A new bill introduced in Rhode Island aims to provide an option for autistic drivers to alert law enforcement officers about their disability prior to traffic stops to prevent potentially dangerous misunderstandings.
The proposed legislation, similar to a law passed in Utah earlier this year, would allow the state’s Department of Motor Vehicles to offer optional driver’s licenses that clearly designate the driver has autism, along with decals that can be affixed to a vehicle in a “conspicuous place” to give a heads-up to police officers during traffic stops.
Drivers would also have the option to receive blue envelopes containing information on ways to enhance effective communication with police officers.
For autistic drivers, being pulled over or encountering an emergency situation while driving can be a frightening experience.
Joanne G. Quinn, the executive director of The Autism Project, emphasized the need for better communication between law enforcement officers and individuals on the autism spectrum.
“There is no way to know how you’ll react in one of those encounters … and sometimes individuals’ reactions or how they answer a question can get them into trouble with an officer who doesn’t know they’re autistic,” she said.
While supporters of the bill argue that it will improve safety for autistic drivers, some advocates have expressed concerns that the specialized license could lead to discrimination and harassment.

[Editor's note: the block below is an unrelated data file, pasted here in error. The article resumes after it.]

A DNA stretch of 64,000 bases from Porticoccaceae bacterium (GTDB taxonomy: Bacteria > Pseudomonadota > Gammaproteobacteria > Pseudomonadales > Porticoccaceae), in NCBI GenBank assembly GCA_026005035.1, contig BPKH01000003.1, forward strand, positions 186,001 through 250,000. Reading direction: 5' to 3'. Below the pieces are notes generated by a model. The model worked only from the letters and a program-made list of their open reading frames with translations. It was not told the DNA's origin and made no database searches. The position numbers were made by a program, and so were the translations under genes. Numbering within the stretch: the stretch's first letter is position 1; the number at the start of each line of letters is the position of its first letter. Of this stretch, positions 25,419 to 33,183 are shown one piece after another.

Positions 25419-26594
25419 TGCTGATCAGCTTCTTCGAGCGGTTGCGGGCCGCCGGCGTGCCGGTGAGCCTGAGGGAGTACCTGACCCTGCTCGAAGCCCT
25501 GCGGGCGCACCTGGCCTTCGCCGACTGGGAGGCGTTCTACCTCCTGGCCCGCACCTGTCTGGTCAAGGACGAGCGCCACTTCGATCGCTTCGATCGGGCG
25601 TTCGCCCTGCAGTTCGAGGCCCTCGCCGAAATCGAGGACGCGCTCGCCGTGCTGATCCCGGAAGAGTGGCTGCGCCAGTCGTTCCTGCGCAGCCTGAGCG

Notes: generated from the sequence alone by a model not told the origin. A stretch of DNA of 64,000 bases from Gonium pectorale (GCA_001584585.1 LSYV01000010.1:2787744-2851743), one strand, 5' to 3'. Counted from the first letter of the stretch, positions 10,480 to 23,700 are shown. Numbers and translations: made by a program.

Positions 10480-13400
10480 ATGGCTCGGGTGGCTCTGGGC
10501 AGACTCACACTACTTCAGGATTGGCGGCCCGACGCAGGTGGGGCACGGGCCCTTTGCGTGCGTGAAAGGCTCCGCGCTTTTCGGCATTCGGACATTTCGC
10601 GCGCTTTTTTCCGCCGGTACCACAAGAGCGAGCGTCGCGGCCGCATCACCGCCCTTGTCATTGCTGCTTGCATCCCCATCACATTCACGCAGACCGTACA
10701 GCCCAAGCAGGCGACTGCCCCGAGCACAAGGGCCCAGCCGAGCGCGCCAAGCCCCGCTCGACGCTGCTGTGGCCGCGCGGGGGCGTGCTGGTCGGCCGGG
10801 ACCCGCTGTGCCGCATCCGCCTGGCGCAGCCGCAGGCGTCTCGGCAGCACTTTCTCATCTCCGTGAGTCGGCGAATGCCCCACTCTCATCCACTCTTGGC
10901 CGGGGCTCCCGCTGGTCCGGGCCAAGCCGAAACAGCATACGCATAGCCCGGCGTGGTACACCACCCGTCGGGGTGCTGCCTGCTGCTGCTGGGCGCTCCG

Mireille Sayaf, the executive director of the Ocean State Center for Independent Living, wrote a letter to the House of Representatives’ Health and Human Services Committee, stating that designating an individual’s disability in big letters on an official ID could “lead to stereotyping and breaches of the individual’s confidentiality.”
During a hearing on the bill, 17-year-old Rhode Island resident Toby Silva, who is on the autism spectrum, expressed support for the bill, saying that the goal is to avoid misunderstandings between officers and drivers with disabilities.
Quinn also supported the intention behind the bill, but suggested that the wording or markings on the licenses and car decals should be more discreet, proposing a blue dot or strip instead.
“Either it’s a pullover or a crash, they see the [marker], hopefully, they are educated to know what it is, and in the glove compartment is information about the driver,” Quinn explained. “The purpose for our community is if it’s a stop in the highway it gives the officer a heads-up.”
Rhode Island House Representative Samuel Azzinaro, who introduced the bill, stated that the language is not final, and he is open to the community’s suggestions for changes.
“We need the neurodivergent voice and we need them at the table to tell us what works best for them,” Quinn said in regard to the bill’s current language.